A Half-Century

As hard as you try to hold onto the clock, you can't stop time, and so here we are—September. September, and I find myself counting the dwindling days of my first half-century.

That's right, my friends. This month I turn 50, and it's got me thinking about how much can change over the course of five decades. Obviously, most of my mulling has to do with personal changes, but since I've brought it to the page here, it feels like a fine time to step back and think about how parks and recreation, sports, fitness and aquatics have changed since 1972. Even off the top of my head, it makes for a long list, but there are some highlights worth mentioning.

When I was a young participant in park district programs in the late '70s and early '80s, there were swim lessons at the community pool, and an incredible summer theater program. But playgrounds looked a lot different—installed over asphalt (at school) or grass worn to dirt (the local park).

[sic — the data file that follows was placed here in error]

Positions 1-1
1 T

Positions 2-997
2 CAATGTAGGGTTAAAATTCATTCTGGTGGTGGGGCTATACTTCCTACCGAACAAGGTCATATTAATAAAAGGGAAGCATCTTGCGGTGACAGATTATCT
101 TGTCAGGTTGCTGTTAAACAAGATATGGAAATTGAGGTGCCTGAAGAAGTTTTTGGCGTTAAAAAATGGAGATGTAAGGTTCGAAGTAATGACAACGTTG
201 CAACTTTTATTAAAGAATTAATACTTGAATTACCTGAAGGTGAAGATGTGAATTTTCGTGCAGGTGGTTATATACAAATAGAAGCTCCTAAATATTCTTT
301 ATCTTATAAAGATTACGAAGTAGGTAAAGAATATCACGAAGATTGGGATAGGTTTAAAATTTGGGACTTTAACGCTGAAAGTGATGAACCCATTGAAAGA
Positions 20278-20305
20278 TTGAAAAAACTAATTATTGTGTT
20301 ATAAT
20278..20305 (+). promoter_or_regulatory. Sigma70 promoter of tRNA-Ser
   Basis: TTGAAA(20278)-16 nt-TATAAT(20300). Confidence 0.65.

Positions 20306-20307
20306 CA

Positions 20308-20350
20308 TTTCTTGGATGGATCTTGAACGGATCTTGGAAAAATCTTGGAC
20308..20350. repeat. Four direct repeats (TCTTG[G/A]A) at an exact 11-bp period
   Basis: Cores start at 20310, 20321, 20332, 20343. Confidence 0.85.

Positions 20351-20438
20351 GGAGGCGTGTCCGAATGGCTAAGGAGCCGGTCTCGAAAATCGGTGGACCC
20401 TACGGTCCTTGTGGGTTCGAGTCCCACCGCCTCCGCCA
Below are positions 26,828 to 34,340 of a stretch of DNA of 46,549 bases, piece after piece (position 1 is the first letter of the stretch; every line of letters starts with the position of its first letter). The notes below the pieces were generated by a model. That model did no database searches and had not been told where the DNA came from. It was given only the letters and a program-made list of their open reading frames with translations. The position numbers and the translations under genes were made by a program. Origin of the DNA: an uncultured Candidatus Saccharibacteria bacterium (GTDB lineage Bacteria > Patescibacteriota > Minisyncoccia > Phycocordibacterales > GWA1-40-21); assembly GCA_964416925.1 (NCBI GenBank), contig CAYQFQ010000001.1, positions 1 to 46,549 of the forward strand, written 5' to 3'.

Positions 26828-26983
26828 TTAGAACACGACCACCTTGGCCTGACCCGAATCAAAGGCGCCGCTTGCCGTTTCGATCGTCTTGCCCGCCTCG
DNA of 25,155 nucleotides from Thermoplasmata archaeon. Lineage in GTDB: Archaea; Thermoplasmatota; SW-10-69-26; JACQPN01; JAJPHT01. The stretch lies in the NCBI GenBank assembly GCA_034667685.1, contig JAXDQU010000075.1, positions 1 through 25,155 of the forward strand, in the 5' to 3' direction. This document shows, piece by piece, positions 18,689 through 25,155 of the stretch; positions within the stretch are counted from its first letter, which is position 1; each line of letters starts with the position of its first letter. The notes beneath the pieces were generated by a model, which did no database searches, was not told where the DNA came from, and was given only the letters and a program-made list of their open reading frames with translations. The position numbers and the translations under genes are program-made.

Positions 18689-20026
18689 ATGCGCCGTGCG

In sports, many changes have come as a result of Title IX, passed a few months before I was born. This groundbreaking law made sure that girls had more opportunities to play sports. But sports for everyone have evolved as well, with the introduction of new displays, new turf technologies and so much more.

The first franchised group fitness program—Jazzercize—was born just two years before me. And since then, fitness clubs have evolved from weight training for the muscle-minded to offer a much broader range of options.

And when it comes to aquatics—the swimming pool of 50 years ago might still be recognizable today, but it would surely be considered a relic: a rectangle of shallower and deeper water suitable for laps and lessons, but without the tremendous play value that has sprung up with rides, slides, lazy rivers and more.

And that's all just barely brushing the surface. What changes have you seen in the past 50 years (assuming you've been around that long)? What changes do you hope for in the next 50?


Emily Tipping
Editorial Director,
Recreation Management